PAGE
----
Quarterly Reports

3rd Quarter: 2021

July - Sepember

The HLB epidemic in California

For the last year, DATOC has maintained an online “data dashboard” to keep interested parties apprised of the current Asian citrus psyllid (ACP) /Huanglongbing (HLB) situation in California. Information on the quantity and locations of infected insects and trees are updated monthly. More detailed information on testing results (i.e. patterns in bacterial titers or proportions testing positive) are updated on a quarterly basis, with a 3-month lag.  Data is compiled from the California Department of Food and Agriculture’s (CDFA) Plant Data Analysis Services, the data department within the Citrus Research Board, and the CDFA Biocontrol Program.

Upcoming State of the State

In 2017, DATOC published a formal overview of shifts in ACP/HLB dynamics in California. This document provided supporting documentation for future decision-making by the Citrus Pest and Disease Prevention Committee (CPDPC).  Much has changed since that document was published, and our understanding of the disease and its potential consequences in CA have expanded greatly.  An update to this report, called the “State of the State” is underway now, based on DATOC’s analyses of data collected in the intervening period.  The report is intended to provide the CPDPC with a broad situational analysis and epidemiological interpretation.  The report is slated for publication in Fall 2021 and incorporates many pieces of analysis DATOC has been working on this quarter- including HLB risk in CA based on our unique regional climate zones and observed residential flush patterns.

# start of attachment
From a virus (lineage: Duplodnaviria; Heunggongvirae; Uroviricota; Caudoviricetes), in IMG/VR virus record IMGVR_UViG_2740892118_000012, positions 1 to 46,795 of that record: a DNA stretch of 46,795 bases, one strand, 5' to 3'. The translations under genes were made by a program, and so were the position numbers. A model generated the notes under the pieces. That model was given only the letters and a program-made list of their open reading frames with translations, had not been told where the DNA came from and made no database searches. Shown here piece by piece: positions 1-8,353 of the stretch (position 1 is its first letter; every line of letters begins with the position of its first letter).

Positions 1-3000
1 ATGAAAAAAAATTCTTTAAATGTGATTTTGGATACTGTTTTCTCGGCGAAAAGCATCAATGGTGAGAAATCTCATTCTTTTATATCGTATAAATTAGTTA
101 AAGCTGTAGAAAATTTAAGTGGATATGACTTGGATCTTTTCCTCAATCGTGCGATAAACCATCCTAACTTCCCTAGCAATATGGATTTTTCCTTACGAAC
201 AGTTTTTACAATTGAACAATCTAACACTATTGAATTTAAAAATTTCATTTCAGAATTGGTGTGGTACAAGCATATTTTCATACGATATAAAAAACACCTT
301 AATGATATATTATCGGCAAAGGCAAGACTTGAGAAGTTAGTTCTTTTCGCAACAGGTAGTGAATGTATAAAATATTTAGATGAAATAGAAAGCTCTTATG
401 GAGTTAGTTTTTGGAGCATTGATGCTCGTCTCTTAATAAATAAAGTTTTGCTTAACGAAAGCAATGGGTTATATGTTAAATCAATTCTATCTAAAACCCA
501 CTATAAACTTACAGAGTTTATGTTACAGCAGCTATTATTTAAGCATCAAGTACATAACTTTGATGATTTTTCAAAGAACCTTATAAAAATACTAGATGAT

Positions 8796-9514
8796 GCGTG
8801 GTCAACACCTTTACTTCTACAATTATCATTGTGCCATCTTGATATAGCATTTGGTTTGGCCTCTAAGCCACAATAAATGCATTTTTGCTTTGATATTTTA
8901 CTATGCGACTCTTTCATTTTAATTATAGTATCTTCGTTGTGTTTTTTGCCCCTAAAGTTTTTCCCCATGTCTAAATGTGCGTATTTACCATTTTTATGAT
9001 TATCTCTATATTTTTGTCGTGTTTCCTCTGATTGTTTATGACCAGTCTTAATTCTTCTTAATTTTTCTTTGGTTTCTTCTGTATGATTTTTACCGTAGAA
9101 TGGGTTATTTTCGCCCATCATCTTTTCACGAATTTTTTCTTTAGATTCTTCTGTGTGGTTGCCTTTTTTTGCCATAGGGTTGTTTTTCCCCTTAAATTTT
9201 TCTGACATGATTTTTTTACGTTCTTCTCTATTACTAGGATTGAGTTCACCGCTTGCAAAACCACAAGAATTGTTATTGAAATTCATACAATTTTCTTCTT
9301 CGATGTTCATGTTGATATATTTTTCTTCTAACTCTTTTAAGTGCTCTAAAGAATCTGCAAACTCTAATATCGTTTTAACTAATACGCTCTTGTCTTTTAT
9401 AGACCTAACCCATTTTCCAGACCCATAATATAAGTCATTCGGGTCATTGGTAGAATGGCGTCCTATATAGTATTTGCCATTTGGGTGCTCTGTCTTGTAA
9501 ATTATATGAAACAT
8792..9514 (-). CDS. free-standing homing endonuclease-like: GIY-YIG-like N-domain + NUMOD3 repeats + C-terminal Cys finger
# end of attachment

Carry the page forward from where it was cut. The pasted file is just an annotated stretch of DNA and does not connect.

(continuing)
Detection of CLas in different tissue types

As during the prior quarter, DATOC continued to provide analytical support to a Citrus Research Board-funded project led by Subhas Hajeri from the Citrus Pest Detection Program and Lucita Kumagai from CDFA.  This project was designed to address the challenges associated with detecting and eradicating a disease when the causal organism is distributed heterogeneously throughout its host by testing different plant tissue types and incorporating possible confounding effects such as tree size, seasonality, or citrus variety.

PDF version & past reports